Women's Final Four preview: Analyzing UConn-Mississippi State, South Carolina-Stanford

4:03 | College Basketball
Bracket Breakdown: Final Four
Tuesday March 28th, 2017

You might not believe this, but the year did not start off well for UConn women’s basketball. About two weeks into the start of the college basketball season, coach Geno Auriemma was convinced that his team wasn’t going to be very good given how poorly it was approaching practice. The idea that UConn would struggle—at least relative to recent years—was not so far-fetched. This year’s roster presented challenges for Auriemma unlike any he had seen in previous years. Not only was this the first time since 2008 that the Huskies did not have a returning first-team All-America, UConn entered the season with just two returning starters, meaning there were questions all over the floor about who would score in late-game situations. There were also potential depth issues. In most years, Auriemma would play an eight-woman rotation. This year, he was limited to seven players he could trust with heavy minutes.  

In the opening game of the season against Florida State, Auriemma’s fears became manifested. With a little under two minutes remaining in regulation, the Seminoles drew within two points of UConn, 73–71, the closest game the Huskies had faced in some time.

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“I was convinced that we got major problems—this team is going to really learn a huge lesson that they haven't had to learn up until now, and it's going to hit 'em tonight, and we'll be better off for it,” Auriemma recalled this week. “If it doesn't hit 'em tonight, it's going to hit 'em against Baylor [three days later] for sure. We ended up winning that Florida State game. We probably shouldn't have. Then we won the Baylor game. I think from that day on there was this sense of, We can be pretty good if we can beat those two teams. Then when we won at Notre Dame [on Dec. 7], I think that sealed the deal. That pretty much made everybody on the team feel like, All right, maybe we should stop talking about who we don't have and start talking about who we do have.”

UConn’s top four players—sophomore guard Katie Lou Samuelson, sophomore forward Napheesa Collier, junior guard Kia Nurse and junior wing Gabby Williams—formed a cohesive unit much quicker than anyone expected. Each player raised the level of her offensive game, particularly Collier (20.6 points per game, 9.1 rebounds and a 68.9 field goal percentage, second best in the nation), who ended the season as one of the finalists for the Wooden Award. Samuelson (20.3 points and 116 three-pointers) is also a Wooden Award finalist and both she and Collier were named First Team All-Americans by the Associated Press, an honor that really could have gone to Williams (arguably the nation’s best two-way player) too.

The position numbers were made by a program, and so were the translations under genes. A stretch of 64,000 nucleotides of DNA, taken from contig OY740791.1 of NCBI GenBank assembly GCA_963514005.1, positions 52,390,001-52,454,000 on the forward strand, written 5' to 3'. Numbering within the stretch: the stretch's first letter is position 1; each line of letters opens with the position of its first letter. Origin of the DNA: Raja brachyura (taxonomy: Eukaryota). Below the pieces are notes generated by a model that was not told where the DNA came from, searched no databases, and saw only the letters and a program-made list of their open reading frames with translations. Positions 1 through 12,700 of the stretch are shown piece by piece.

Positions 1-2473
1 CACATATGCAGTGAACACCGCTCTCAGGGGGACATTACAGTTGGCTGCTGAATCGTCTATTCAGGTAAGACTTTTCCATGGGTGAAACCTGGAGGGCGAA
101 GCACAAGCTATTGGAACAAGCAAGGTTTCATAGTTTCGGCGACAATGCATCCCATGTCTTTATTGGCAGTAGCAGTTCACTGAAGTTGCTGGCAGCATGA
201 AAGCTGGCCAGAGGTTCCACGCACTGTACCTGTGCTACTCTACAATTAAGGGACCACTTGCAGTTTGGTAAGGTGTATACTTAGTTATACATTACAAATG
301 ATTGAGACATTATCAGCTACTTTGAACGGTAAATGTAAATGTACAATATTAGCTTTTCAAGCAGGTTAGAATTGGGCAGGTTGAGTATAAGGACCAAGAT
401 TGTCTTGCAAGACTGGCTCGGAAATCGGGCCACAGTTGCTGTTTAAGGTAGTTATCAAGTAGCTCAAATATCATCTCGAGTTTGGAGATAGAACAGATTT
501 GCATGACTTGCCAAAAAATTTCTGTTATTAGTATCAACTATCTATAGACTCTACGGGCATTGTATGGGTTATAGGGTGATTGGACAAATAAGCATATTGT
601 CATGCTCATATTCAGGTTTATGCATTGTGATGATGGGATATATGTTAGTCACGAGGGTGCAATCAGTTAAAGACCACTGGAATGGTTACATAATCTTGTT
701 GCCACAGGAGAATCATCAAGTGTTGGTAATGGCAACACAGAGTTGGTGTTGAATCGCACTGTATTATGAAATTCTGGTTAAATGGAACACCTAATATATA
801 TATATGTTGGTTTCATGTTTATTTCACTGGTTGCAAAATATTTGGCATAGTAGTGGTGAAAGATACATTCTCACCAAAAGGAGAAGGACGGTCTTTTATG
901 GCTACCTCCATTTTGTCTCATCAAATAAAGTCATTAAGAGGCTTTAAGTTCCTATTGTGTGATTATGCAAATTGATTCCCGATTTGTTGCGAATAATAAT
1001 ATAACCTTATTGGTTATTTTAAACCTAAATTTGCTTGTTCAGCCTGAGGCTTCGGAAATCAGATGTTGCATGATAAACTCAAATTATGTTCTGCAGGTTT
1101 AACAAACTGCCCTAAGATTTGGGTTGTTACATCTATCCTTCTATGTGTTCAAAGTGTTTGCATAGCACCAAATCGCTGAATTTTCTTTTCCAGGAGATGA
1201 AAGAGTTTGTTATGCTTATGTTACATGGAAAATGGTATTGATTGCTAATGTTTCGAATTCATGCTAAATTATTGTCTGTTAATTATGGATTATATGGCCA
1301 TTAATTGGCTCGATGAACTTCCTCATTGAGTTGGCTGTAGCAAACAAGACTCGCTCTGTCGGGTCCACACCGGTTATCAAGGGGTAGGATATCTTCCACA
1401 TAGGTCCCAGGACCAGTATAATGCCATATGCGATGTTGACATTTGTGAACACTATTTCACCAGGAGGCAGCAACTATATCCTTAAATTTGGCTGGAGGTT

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“They all had to depend on each other instead of all depending on one person, and they never were allowed to take a break because they all had to be there every night or we weren't going to be able to do what we've done,” Auriemma said. “So you know them becoming All-Americans, they earned it. Their reputation didn't get it for them. They played the best schedule, they beat the best teams, and they did it under the glare of the lights that they play under all the time.”

The glare gets bigger on Friday night in Dallas when UConn meets Mississippi State in the late game (9:30 p.m. ET) of the Women’s Final Four. While UConn will understandably draw the most attention given it's on a 111-game winning streak and has won four consecutive national titles, Mississippi State is also a great story. The Bulldogs won a school-record 33 games and earned the program’s first trip to the Final Four. Coach Vic Schaefer, a longtime assistant under Texas A&M coach Gary Blair and one of the best defensive minds in women’s college basketball, has done a remarkable turnaround job in Starkville. When he was hired in 2013, Mississippi State was coming off a 14–16 season.

Schaefer’s teams put pressure on the ball all over the court—Mississippi State is ninth in the country in turnover margin (6.59 per game)–so UConn’s guards (senior Saniya Chong, Nurse and freshman Crystal Dangerfield) are going to be key in controlling tempo. Auriemma said that Mississippi State looks entirely different than the team UConn crushed last year 98–38 in the regional semifinals in Bridgeport, even though it has similar players. “We've grown a lot since last year's debacle up in Bridgeport,” Schaefer said. “That's a humbling experience, going through that. I think our team has really grown from that, really been [a] part of why we've had the season we've had.”

One place Mississippi State has an advantage over UConn is in the post. Sophomore center Teaira McCowan, who had a career-high 26 points against Washington in the Sweet 16, is bigger than any UConn player at 6' 7". If she gets doubled, one of the keys for Mississippi State having a shot at an upset will be if McCowan makes good decisions from the post to get the ball to open shooters.

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“I think one thing we've got to do is we got to score,” Schaefer said. “I mean, it's not going to be a 50–48 game. That's where we've been different in the last two and a half weeks. We've kind of maybe not focused so much on trying to hold everybody scoreless We focus more on, O.K., here is how we can attack and score a little bit. If you look at our scores in the NCAA tournament, we've been able to score some points. I think that's what's different about our team right now.”